Meanwhile, let’s waste some time by talking with the guy who drove Lex Luger’s bus around.

WWF World title: Yokozuna v. Lex Luger

Luger gets a decent reaction, but Vince had to be disappointed in the general apathy of the crowd here. Yoko tries the sneak attack, but Luger fires away and tries a rollup. Yoko casually blocks that, but misses the Hulkbuster and Luger works on the leg. Elbowdrop gets two. Yoko tries his own elbow and misses, and Lex pounds him in the corner. Yoko chokes him down and Fuji tosses slat, but Lex manages to evade that and continues to fire away on Yoko. He can’t get the slam, however, and Yoko puts him down with a superkick and tosses him. They brawl on the floor, but Yoko misses a chairshot and they head back in. Luger goes up with a double axehandle and then goes up with the STAINLESS STEEL FOREARM OF DOOM, but it only gets two. Apparently the elbowpad saved Yokozuna. Clothesline gets two. Fuji tosses the bucket in and Yoko uses that for two as the near-falls get more melodramatic. Belly to belly suplex and Yoko chokes away on the ropes, then adds a backdrop suplex for two. Pretty close to a backdrop driver there, actually. Yoko goes to the nerve pinch and then drops the Hulkbuster, but it only gets two. He sets up for the buttdrop, but Luger moves and makes the MADE IN THE USA comeback. Yoko tries the corner splash and misses that as well, and Luger finally slams him. The STAINLESS STEEL FOREARM OF DOOM knocks Yoko right out of the ring, and Luger wins…by countout…at 17:55. Like, why wouldn’t Luger even TRY to get him back in? Pretty good effort from Yokozuna, actually, as he was clearly carrying things here. *** Watching this match and comparing to the previous six-man, it struck me that the six-man was FUN. I was watching it and getting sucked into the storyline and enjoying the flow of the match and enjoying guys obviously enjoying themselves. This, on the other hand, was not fun, because Lex Luger has no sense of humor that’s ever evident and even worse the commentary from Vince felt like “You have to cheer for Lex Luger or else you’re a dirty commie child molester who rapes puppies!” And really who wants to cheer for someone with THAT kind of emotional blackmail hanging over you? At any rate, wacky Vince outguessed himself here, as a title change would have solidified Luger’s turn and made him into the star he could have been, but delaying it until Wrestlemania just confirmed the label of “choker” that Luger’s character has always had and sabotaged his own cause.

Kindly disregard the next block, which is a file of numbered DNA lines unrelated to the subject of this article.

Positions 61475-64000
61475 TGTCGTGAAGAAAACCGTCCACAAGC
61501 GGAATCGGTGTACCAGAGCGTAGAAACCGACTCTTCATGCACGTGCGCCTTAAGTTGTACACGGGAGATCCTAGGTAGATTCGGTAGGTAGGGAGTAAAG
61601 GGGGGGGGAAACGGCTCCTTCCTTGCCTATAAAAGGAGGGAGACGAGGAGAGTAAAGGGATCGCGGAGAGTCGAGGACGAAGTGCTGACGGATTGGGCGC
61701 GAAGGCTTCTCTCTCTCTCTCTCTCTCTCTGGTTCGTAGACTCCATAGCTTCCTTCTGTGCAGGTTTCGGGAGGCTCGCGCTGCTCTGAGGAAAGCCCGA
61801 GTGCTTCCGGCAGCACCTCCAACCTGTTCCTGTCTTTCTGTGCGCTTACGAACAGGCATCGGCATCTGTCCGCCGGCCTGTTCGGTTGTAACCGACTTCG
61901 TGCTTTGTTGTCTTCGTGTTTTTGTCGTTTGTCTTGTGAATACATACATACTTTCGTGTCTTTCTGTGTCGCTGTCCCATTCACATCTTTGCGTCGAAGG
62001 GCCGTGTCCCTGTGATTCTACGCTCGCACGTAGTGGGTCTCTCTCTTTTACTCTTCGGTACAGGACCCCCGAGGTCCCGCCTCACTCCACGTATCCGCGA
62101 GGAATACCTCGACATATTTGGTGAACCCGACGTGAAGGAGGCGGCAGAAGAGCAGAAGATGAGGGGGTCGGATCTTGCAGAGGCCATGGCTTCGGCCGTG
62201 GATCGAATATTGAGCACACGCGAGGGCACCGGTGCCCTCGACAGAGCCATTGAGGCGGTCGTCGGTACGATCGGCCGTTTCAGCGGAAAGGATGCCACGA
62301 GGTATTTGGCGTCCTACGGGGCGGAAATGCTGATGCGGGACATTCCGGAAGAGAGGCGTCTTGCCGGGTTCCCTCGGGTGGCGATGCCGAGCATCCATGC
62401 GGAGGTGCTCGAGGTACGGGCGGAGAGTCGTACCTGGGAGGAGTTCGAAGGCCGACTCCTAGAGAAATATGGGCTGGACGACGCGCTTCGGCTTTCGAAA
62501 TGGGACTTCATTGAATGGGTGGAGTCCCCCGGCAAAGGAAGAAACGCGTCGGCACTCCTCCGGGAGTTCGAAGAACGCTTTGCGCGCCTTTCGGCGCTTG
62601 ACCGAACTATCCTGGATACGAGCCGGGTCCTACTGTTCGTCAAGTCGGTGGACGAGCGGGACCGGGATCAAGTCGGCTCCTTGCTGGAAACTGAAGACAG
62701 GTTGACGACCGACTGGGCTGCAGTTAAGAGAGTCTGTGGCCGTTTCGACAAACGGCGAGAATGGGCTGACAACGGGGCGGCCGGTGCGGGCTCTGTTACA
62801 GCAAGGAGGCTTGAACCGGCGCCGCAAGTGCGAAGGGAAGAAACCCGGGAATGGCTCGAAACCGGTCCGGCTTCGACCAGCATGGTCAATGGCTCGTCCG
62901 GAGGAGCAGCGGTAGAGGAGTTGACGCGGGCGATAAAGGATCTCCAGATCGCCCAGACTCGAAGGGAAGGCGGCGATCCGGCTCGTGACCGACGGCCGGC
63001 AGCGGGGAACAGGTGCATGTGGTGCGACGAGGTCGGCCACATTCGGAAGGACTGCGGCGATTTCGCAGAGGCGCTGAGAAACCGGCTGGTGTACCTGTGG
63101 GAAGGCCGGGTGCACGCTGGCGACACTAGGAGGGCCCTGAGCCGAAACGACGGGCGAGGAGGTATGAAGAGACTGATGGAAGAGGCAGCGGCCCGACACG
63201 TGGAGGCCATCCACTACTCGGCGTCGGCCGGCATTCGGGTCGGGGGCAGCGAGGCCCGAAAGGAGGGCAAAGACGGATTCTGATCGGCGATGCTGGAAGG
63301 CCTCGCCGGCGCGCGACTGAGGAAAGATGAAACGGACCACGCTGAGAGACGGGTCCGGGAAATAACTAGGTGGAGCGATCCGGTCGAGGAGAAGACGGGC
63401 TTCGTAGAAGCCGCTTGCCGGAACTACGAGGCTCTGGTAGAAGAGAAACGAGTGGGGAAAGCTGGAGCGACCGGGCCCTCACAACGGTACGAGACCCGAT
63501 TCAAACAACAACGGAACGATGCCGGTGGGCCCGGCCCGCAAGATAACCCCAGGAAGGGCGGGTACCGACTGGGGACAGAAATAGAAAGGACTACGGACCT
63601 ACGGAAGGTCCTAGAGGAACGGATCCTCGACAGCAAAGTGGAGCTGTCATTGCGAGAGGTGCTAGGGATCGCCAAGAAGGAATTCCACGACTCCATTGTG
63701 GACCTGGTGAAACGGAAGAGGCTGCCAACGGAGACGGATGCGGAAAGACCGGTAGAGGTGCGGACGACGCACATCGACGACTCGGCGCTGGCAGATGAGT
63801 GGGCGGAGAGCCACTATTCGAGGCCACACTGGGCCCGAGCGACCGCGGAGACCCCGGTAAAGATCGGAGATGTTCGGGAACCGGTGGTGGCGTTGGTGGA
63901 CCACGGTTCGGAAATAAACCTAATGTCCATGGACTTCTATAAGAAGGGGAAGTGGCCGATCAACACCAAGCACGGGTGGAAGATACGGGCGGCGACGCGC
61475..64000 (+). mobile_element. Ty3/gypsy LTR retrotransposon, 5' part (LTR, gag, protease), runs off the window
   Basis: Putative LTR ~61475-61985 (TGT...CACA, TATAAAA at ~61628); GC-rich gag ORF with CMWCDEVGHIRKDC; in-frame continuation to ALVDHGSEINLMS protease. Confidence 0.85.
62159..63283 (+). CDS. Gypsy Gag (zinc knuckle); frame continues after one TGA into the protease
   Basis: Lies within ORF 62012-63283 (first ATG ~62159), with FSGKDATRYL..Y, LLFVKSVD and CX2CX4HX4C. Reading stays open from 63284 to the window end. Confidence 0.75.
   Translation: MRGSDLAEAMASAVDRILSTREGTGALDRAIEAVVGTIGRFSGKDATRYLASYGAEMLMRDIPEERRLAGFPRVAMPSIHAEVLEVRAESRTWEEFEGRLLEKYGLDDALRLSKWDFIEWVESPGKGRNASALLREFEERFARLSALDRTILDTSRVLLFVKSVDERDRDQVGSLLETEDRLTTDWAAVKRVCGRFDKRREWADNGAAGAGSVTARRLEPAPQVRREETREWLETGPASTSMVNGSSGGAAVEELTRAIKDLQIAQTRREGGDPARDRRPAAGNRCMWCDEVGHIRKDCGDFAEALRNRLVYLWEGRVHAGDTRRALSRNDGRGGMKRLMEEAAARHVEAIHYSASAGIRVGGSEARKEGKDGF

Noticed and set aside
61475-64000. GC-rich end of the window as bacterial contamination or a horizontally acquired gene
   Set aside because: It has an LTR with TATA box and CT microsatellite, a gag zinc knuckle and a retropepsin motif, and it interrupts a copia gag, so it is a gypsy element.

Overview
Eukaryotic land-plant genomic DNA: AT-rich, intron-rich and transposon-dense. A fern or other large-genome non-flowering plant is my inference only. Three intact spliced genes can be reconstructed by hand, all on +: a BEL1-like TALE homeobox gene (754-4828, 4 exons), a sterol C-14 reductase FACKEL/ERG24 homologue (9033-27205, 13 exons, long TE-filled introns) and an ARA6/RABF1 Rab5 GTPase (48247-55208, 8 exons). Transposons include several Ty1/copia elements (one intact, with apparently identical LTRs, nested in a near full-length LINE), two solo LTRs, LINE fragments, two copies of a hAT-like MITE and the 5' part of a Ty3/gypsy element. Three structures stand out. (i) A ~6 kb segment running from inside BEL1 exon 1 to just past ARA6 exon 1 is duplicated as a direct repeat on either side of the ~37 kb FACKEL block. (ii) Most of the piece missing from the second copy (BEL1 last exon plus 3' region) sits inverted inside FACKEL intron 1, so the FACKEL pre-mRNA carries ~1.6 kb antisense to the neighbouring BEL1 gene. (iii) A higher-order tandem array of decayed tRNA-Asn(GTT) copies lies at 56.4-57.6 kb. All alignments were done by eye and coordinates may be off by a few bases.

The Pulse:

This is very much of a niche show, with a couple of really good matches you can enjoy if you get this as part of a bigger set (like this one), but nothing you’d want to get the standalone show for. Recommendation to avoid.